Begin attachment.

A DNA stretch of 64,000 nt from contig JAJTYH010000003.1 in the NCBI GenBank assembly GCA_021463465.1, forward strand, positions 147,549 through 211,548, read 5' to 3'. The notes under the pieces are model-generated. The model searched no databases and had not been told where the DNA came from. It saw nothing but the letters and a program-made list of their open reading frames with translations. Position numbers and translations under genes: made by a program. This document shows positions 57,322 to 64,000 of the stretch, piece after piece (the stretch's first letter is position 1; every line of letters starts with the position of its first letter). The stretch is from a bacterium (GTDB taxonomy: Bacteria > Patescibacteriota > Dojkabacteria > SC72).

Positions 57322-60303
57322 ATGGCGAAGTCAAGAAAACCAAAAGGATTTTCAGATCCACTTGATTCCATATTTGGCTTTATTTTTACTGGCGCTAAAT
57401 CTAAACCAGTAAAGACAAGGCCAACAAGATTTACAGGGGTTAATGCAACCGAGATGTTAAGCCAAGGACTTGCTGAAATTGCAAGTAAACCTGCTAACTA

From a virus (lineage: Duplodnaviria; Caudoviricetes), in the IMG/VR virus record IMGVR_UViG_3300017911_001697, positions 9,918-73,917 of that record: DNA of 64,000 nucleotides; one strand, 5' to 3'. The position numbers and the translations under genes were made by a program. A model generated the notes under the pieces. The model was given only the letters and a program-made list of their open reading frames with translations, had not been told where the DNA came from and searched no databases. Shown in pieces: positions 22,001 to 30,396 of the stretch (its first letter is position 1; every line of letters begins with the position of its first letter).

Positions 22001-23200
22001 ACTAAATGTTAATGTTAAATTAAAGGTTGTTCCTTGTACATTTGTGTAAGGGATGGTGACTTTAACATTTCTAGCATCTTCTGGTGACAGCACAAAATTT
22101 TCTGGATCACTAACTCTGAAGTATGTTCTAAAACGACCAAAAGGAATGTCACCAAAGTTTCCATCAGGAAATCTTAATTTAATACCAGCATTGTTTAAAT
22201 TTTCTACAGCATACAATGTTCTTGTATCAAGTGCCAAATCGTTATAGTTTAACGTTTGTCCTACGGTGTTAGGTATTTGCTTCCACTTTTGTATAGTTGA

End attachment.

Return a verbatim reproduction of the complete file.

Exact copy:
A DNA stretch of 64,000 nt from contig JAJTYH010000003.1 in the NCBI GenBank assembly GCA_021463465.1, forward strand, positions 147,549 through 211,548, read 5' to 3'. The notes under the pieces are model-generated. The model searched no databases and had not been told where the DNA came from. It saw nothing but the letters and a program-made list of their open reading frames with translations. Position numbers and translations under genes: made by a program. This document shows positions 57,322 to 64,000 of the stretch, piece after piece (the stretch's first letter is position 1; every line of letters starts with the position of its first letter). The stretch is from a bacterium (GTDB taxonomy: Bacteria > Patescibacteriota > Dojkabacteria > SC72).

Positions 57322-60303
57322 ATGGCGAAGTCAAGAAAACCAAAAGGATTTTCAGATCCACTTGATTCCATATTTGGCTTTATTTTTACTGGCGCTAAAT
57401 CTAAACCAGTAAAGACAAGGCCAACAAGATTTACAGGGGTTAATGCAACCGAGATGTTAAGCCAAGGACTTGCTGAAATTGCAAGTAAACCTGCTAACTA

From a virus (lineage: Duplodnaviria; Caudoviricetes), in the IMG/VR virus record IMGVR_UViG_3300017911_001697, positions 9,918-73,917 of that record: DNA of 64,000 nucleotides; one strand, 5' to 3'. The position numbers and the translations under genes were made by a program. A model generated the notes under the pieces. The model was given only the letters and a program-made list of their open reading frames with translations, had not been told where the DNA came from and searched no databases. Shown in pieces: positions 22,001 to 30,396 of the stretch (its first letter is position 1; every line of letters begins with the position of its first letter).

Positions 22001-23200
22001 ACTAAATGTTAATGTTAAATTAAAGGTTGTTCCTTGTACATTTGTGTAAGGGATGGTGACTTTAACATTTCTAGCATCTTCTGGTGACAGCACAAAATTT
22101 TCTGGATCACTAACTCTGAAGTATGTTCTAAAACGACCAAAAGGAATGTCACCAAAGTTTCCATCAGGAAATCTTAATTTAATACCAGCATTGTTTAAAT
22201 TTTCTACAGCATACAATGTTCTTGTATCAAGTGCCAAATCGTTATAGTTTAACGTTTGTCCTACGGTGTTAGGTATTTGCTTCCACTTTTGTATAGTTGA